Fact check: No, a volcano in Greece did not produce more CO2 than all humans combined
The claim: A volcano in Greece released more CO2 than all of humanity combined
A Jan. 13 Instagram post (direct link, archive link) shows a screenshot of a tweet from two days prior.
"Just a reminder that a volcano in Greece has put more CO2 in the atmosphere in 24 hours than humans have In (sic) our entire existence," the Twitter screenshot reads.
The post received over 20,000 likes in five days.
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Our rating: False
This is wrong on multiple fronts. There have been no recent volcanic eruptions in Greece, experts said. And humans produce 100 times more carbon dioxide per year than all the volcanoes in the world combined.
Volcanologists have found no evidence of this supposed eruption
There have been no recent volcanic eruption in Greece, said Global Volcanism Program data researcher Edward Venzke.
The initiative based in the SmithsonianNational Museum of Natural History documents all volcanic activity over the last 10,000 years. According to their data, the last Grecian volcano eruption occurred in 1950.
"Not even any unrest has been reported (in Greece)," Venzke said in an email to USA TODAY. "(It is) completely made up."
Carbon dioxide emissions from volcanoes are minuscule compared to the amount humans emit yearly.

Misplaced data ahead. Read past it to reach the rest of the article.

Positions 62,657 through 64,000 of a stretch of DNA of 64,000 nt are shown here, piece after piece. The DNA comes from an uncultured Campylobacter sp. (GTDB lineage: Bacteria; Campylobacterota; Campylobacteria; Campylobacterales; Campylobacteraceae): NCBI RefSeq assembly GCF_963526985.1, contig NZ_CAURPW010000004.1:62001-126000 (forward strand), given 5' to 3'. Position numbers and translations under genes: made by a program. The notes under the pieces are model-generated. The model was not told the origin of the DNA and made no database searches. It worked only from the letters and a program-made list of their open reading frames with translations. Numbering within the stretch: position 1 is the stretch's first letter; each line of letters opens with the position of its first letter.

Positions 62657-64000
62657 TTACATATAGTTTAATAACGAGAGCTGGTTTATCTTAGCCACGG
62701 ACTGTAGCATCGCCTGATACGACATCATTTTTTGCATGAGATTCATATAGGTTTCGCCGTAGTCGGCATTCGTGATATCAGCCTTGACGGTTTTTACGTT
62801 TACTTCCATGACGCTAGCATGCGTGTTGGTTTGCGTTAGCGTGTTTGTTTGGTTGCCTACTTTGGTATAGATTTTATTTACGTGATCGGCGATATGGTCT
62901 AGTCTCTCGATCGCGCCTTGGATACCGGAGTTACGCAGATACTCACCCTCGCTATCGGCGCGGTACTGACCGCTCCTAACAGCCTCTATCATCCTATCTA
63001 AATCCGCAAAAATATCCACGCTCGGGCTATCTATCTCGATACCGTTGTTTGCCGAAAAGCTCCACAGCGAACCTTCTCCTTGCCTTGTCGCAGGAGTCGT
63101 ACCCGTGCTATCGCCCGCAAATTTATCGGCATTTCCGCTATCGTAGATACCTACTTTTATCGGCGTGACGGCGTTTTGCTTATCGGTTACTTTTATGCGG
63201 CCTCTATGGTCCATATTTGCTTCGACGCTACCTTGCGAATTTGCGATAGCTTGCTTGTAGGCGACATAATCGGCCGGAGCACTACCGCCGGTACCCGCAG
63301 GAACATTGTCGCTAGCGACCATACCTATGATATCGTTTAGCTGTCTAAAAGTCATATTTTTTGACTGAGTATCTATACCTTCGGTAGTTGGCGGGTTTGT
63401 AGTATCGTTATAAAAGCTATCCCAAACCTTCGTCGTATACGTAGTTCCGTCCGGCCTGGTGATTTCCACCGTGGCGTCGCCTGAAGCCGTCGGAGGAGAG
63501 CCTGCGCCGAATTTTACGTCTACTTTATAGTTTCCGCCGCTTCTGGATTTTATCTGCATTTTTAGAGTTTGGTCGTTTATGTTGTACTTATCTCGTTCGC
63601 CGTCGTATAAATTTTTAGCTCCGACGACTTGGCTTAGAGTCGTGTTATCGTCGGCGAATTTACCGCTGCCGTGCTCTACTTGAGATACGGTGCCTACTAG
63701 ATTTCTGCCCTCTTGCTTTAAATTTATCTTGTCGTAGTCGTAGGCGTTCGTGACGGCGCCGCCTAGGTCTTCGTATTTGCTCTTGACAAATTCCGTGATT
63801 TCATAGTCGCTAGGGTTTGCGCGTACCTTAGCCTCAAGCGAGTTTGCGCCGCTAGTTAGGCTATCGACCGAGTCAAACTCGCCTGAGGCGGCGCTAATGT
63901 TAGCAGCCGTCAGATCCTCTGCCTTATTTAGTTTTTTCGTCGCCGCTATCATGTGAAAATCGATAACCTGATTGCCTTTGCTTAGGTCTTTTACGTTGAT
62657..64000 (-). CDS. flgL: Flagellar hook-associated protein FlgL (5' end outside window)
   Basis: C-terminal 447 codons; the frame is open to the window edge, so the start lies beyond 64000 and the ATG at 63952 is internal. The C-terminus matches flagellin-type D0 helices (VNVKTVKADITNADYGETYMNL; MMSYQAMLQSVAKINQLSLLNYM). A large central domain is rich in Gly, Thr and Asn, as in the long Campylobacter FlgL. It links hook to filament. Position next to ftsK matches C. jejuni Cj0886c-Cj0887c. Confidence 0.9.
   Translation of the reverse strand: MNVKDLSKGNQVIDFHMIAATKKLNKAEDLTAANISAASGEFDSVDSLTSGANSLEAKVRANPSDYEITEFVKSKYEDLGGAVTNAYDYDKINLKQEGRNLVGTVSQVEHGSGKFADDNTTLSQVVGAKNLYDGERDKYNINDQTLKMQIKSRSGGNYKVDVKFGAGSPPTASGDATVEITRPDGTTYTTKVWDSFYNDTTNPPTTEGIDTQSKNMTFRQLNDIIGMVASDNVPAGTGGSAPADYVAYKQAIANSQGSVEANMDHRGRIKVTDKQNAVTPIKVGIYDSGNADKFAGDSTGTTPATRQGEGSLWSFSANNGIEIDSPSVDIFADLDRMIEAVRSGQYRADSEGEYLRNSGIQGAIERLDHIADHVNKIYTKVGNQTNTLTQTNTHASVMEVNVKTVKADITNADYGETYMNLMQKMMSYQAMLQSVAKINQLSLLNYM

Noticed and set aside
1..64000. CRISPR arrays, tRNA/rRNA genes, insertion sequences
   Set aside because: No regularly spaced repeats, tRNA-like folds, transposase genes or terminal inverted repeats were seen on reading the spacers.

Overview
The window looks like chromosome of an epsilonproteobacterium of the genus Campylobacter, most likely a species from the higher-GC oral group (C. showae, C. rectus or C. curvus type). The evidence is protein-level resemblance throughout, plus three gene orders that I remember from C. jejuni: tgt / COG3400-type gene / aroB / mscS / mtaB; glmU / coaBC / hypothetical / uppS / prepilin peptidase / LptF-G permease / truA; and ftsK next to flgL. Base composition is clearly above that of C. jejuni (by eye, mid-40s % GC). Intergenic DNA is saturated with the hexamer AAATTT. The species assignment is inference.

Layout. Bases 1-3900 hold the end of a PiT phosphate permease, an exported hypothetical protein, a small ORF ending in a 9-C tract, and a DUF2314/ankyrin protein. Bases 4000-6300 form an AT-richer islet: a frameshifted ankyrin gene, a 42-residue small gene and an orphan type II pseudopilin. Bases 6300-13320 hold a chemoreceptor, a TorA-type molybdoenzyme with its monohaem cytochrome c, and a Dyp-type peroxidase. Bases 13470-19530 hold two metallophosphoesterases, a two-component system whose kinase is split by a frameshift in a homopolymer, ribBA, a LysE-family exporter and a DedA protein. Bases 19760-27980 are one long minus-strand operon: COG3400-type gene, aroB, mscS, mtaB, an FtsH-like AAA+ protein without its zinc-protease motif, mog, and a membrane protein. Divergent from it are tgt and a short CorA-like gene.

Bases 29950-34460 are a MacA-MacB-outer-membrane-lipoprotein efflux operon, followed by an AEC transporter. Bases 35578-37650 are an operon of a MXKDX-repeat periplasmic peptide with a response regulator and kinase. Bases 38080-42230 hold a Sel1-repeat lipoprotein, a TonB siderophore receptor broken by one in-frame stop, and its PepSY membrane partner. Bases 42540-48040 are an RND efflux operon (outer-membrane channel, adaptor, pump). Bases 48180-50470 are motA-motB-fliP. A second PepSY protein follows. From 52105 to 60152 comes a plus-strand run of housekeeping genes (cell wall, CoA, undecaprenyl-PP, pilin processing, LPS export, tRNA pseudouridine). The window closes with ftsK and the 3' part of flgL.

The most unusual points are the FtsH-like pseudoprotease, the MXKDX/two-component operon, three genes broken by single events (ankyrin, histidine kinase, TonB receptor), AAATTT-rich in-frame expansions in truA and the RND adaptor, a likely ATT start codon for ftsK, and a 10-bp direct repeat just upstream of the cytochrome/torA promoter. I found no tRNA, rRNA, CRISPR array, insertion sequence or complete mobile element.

"Human contributions to the carbon cycle are more than 100 times those from all the volcanoes in the world – combined," according to a NASA article. "Human activities emit a Mount St. Helens-sized eruption of CO2 every 2.5 hours."
Fact check: Global temperatures and atmospheric CO2 levels are correlated, contrary to claim
Volcanologists have surveyed hundreds of active and sleeping volcanoes to understand their carbon dioxide emissions, said Benjamin Black, an assistant Earth and planetary sciences professor at Rutgers University.
"CO2 is one of the big gases that volcanoes do release," Black said. "It’s just that the amount of CO2 that humans release dwarfs the amount of CO2 that volcanoes are releasing right now."
USA TODAY has debunked a variety of CO2-related claims, including a similar claim comparing CO2 from humans and Mt. Etna and a claim about how much carbon dioxide plants absorb every year.
USA TODAY reached out to social media users who shared the post for comment. The Twitter user who made the original post could not be reached.
Our fact-check sources:
Benjamin Black, Jan. 18, Phone call with USA TODAY
Edward Venzke, Jan. 18, Email exchange with USA TODAY
NASA, Jan. 12, What do volcanoes have to do with climate change?
National Oceanic and Atmospheric Administration, June 15, 2016, Which emits more carbon dioxide: volcanoes or human activities?
Smithsonian National Museum of Natural History, accessed Jan. 17-18, Global Volcanism Program
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This article originally appeared on USA TODAY: Fact check: Humans produce 100 times more CO2 than volcanoes